Worried that the stock market's collapse, China's currency situation and the Fed's extended break from rate hikes will suppress banks' loan growth? Fear not.
At least five regional banks on Thursday discarded those concerns and forecast loan growth for the rest of this year.
Executives at BB&T in Winston-Salem, N.C., the largest bank to report fourth-quarter earnings on Thursday, projected confidence in their ability to book more loans this year, forecasting an increase of 3% to 4% compared to 2015 when factoring in acquisitions. Kelly King, chairman and chief executive, said fears about the economy were overblown.
"There's been a lot written and said over the last few weeks about the issues in the stock market," King said during a conference call to discuss earnings. "We believe there's a lot of overreaction going on. We don't see any fundamental structural change between the first part of December and the first part of January."
The $210 billion-asset BB&T also projected net interest income from organic growth could rise by $150 million to $200 million from 2015 to 2016. Still, King cautioned that volatility is likely in the coming months.
"While we don't think the economy's tanking, we don't think it is going to be super robust, either," King said.
Huntington Bancshares in Columbus, Ohio, provided equal cause for optimism. After a quarter in which the $71 billion-asset company recorded a 5.6% increase in total loans, to $50.3 billion, Chairman and CEO Steve Steinour said 2016 could include more of the same.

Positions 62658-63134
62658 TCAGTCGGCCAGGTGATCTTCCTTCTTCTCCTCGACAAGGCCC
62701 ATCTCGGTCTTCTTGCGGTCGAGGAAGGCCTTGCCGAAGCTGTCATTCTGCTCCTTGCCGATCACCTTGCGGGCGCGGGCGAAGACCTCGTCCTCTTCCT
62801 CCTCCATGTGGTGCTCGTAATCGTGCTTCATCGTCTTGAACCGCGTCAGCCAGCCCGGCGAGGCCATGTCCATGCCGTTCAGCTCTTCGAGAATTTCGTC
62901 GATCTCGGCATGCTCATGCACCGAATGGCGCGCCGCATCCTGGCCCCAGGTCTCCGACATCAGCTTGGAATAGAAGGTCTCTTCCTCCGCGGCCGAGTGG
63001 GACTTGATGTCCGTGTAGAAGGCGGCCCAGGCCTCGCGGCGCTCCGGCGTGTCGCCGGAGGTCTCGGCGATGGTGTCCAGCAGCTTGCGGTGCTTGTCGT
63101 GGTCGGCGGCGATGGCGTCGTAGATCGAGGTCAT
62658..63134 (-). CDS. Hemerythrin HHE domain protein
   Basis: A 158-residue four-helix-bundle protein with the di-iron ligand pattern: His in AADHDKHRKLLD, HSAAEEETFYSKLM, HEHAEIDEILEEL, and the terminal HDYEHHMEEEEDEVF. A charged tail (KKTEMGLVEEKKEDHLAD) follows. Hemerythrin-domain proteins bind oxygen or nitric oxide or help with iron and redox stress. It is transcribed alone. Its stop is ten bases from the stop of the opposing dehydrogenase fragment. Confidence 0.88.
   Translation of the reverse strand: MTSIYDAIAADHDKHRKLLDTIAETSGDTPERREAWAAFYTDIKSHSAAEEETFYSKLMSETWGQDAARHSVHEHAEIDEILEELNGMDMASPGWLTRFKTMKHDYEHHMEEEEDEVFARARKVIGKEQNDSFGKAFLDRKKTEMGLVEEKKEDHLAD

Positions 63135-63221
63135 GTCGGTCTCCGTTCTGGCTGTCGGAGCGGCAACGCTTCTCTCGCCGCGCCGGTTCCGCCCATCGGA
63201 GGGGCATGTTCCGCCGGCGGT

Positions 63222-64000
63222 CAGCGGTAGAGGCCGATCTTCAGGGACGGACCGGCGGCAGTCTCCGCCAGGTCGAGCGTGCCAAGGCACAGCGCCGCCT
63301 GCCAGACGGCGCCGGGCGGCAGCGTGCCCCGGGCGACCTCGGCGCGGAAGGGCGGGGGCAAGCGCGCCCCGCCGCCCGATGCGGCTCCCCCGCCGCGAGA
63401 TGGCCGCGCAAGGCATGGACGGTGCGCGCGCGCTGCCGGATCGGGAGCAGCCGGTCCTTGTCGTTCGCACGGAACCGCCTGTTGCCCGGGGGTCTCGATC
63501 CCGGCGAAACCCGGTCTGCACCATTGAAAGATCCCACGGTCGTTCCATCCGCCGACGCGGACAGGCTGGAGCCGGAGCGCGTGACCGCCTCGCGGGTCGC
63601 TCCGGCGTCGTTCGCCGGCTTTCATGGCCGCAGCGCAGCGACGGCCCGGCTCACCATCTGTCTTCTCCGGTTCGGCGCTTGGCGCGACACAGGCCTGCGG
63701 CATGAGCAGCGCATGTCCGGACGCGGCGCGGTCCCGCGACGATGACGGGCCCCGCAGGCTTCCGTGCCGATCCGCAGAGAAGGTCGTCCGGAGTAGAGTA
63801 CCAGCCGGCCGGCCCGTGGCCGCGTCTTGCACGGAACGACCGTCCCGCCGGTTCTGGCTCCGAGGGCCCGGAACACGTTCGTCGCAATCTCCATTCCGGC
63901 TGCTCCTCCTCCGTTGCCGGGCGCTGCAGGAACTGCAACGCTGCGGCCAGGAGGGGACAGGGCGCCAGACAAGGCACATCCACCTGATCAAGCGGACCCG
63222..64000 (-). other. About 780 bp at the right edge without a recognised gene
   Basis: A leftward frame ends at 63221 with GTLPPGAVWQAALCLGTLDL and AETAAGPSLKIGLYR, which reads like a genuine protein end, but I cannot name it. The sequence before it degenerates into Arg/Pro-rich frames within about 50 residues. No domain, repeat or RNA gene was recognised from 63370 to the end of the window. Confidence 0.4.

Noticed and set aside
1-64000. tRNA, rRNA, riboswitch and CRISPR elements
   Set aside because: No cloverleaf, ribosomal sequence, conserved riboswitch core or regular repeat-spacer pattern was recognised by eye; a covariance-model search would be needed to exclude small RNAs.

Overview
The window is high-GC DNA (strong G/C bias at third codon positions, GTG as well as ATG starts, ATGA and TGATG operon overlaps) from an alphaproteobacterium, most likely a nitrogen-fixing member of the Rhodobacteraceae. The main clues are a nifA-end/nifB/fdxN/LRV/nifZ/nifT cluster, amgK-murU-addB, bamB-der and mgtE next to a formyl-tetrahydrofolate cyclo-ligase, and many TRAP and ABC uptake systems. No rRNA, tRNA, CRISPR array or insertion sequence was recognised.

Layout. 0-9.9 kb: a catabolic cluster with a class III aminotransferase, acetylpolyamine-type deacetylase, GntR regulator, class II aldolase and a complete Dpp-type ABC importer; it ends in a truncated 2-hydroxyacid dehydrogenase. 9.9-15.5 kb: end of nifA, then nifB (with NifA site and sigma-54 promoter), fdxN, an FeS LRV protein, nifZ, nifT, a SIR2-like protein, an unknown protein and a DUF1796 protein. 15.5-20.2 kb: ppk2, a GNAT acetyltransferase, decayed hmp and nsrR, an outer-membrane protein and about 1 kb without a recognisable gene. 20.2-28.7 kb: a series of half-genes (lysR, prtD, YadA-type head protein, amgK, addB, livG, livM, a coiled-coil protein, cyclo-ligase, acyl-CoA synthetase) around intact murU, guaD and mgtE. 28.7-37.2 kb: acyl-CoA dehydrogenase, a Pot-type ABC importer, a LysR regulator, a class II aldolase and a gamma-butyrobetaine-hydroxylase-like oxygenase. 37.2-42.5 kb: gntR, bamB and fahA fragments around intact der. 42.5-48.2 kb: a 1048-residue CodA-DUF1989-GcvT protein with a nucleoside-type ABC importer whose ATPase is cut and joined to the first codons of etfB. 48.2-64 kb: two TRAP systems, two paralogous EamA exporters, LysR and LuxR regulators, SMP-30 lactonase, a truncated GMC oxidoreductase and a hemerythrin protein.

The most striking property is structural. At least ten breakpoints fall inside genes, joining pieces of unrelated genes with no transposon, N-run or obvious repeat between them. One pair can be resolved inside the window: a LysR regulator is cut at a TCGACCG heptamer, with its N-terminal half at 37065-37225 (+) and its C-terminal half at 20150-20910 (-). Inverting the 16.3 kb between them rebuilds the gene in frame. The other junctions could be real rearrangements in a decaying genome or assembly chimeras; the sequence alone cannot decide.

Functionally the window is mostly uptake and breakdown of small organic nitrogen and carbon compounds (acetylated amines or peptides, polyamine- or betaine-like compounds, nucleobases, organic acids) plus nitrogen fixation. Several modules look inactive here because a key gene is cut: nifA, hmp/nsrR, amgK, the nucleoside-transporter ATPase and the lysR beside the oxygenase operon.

"We're feeling really good about the year we just had and the year we're coming into," Steinour said in an interview.
Steinour declined to provide estimates for loan growth in 2016, but said the bank's pipeline for auto and commercial loans remains strong and that there has been "robust demand" for mortgages.
A prime reason for Steinour's sunny view is the economic situation in Huntington's Midwestern footprint. The unemployment rate in its home state of Ohio was a seasonally adjusted 4.5% in November, according to the U.S. Labor Department. Indiana, where Huntington has 49 branches, reported 4.4% unemployment.
"When I was in college, in economics class 5% was considered full employment," Steinour said.
Signature Bank in New York posted a fifth straight year of double-digit loan growth in 2015, and in a conference call with analysts, Chief Executive Joseph DePaolo said he expects that pace to continue in 2016 and beyond.
The $33.5 billion-asset bank has thrived by recruiting teams of lenders from rival institutions, and DePaolo said it expects to add several more teams this quarter to further drive loan and deposit growth.
"We're fairly consistent in our message that we believe we're going to grow [loans] between $4 billion and $6 billion" a year, DePaolo said, adding the bank has already closed one loan for $135 million this quarter and has another $100 million loan in its pipeline.
Like Signature, Webster Financial in Waterbury, Conn., reported double-digit loan growth in the quarter, and it's counting on its recent expansion in the Boston area to help keep the momentum going.
The $24.7 billion-asset Webster recently completed the purchase of 17 Boston-area branches from Citigroup to go along with a flagship branch it opened in downtown Boston six years ago.
"We see Boston as a $1.5 billion deposit opportunity in the next five years, including about $500 million in the market today, as well as an important source of loans and assets under management," James Smith, Webster's chairman and CEO, told analysts Thursday. "All business units will benefit from the expansion."
Analysts said bankers are not being overly confident.
"Modest loan growth is achievable, despite some global economic headwinds and investor uncertainty," said John Mackerey, an analyst at DBRS. "Consumer portfolios are expected to grow given improved unemployment rates, and low gas prices add buying power and confidence."